So how is Amen doing these days? Founder Felix Peterson explains.
Amen burst upon the European startup scene like a supernova – “the ultimate hype-cocktail”, as one headline put it.
While still in stealth mode, it managed to secure $ 2 million from celebrity investor Ashton Kutcher (aka ‘the new Steve Jobs), Madonna’s manager and Index Ventures, as well as Dave Morin of Path. Like Gidsy, Soundcloud and Researchgate, it’s one of the names that pop up when the subject of Berlin as a tech hub is discussed.
If you’re not familiar with Amen, the best description I can come up with is that Amen is a Pinterest for opinions. Using the app is a distinctly lean back activity, just like Pinterest. You just lazily browse through topics and click the ‘Amen’ button for the opinions that you support. Here’s a screenshot:
So how is Amen doing today, a year and a half after it was launched?
Let’s say the signal is mixed. On the one hand, Amen just released Thanks, a sister app for Amen that searches through Amen and mines it for recommendations for movies, books, apps, restaurants and bars. Thanks uses the same data as Amen, then, but with a different interface and use case. Says Peterson: “The data were always there, but the UX didn’t present them in that way.”
On the other hand, the userbase doesn’t seem massive. Using their Twitter account as a rough measure of traction shows that their following only increased by just 120 followers in the last half year, from about 1500 to 1729 (according to Tweetgrader). Founder Felix Peterson confirms in an interview that there have been layoffs at Amen, but he denies that they were caused by financial troubles:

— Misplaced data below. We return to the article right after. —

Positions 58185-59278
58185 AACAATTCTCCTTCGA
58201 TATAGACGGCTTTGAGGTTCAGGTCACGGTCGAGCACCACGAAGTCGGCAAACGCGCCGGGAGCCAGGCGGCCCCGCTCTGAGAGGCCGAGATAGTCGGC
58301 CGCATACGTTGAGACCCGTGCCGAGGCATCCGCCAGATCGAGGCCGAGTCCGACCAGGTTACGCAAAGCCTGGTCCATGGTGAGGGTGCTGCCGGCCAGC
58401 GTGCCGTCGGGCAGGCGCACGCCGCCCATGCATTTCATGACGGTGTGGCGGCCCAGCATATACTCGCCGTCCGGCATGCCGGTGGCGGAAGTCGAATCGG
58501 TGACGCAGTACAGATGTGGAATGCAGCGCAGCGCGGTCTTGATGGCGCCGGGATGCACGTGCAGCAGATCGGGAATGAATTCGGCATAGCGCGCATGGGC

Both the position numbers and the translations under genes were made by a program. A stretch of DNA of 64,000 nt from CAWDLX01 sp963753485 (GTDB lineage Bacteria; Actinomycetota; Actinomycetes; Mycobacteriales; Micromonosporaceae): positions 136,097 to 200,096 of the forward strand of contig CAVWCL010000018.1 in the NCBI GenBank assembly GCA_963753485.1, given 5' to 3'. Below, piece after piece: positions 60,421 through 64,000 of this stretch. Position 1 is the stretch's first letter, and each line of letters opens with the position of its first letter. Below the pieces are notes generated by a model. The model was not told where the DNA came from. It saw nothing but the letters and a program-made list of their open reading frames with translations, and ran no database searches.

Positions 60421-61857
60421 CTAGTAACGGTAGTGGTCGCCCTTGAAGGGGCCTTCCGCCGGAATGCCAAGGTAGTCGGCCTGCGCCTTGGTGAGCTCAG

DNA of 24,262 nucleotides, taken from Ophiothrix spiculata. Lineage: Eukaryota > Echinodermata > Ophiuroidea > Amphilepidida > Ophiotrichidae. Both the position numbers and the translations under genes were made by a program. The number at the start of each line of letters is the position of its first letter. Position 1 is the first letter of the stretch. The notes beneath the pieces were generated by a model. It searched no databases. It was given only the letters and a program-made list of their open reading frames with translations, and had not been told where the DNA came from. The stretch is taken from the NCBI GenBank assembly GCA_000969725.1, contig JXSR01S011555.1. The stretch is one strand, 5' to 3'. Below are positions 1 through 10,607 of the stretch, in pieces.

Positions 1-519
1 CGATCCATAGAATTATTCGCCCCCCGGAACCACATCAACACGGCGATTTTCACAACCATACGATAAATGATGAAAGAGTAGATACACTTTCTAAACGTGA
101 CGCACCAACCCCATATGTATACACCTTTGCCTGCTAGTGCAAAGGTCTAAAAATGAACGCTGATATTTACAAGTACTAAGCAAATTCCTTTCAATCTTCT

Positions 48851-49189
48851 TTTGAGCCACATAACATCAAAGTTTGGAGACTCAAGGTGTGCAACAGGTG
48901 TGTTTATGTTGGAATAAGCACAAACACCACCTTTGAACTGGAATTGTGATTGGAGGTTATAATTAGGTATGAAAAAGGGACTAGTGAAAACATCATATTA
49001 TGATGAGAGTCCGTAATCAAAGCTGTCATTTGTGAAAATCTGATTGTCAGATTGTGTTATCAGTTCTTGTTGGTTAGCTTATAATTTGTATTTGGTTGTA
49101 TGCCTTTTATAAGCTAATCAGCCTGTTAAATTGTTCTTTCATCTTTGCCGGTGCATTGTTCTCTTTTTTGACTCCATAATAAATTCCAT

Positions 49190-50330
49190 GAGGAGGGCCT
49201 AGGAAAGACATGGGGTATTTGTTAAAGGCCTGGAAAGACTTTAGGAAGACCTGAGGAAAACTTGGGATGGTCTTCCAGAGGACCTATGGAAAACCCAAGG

“There were layoffs, but not for economic reasons. We just have very, very high standards for performance. And nobody has left Amen, so far. I think we built a cool company. We’re a team of ten product people, and we’re very well funded, with hardly any overhead. We did a bigger seed round than most German startups, because we knew this could take some time. It’s an approach we share with Dave Morin of Path, who is an investor in Amen.”
Asked whether Ashton Kutcher and the other investors leave the Amen team free reign, Peterson says that the company is not like Delivery Hero. What he means is : Amen is an early stage company, not a company that just raised € 30 to 40 million to become a big player.
“When you’re like Delivery Hero, the discussions with the board become different. We’re doing something high risk, but with enormous potential. We’re still looking for product-market fit, and that’s a puzzle only the team can solve, not the investor. Good investors know that, and let you work.”[Netzwertig] [photo: Amen / feature picture: HeartBeaz, Flickr]
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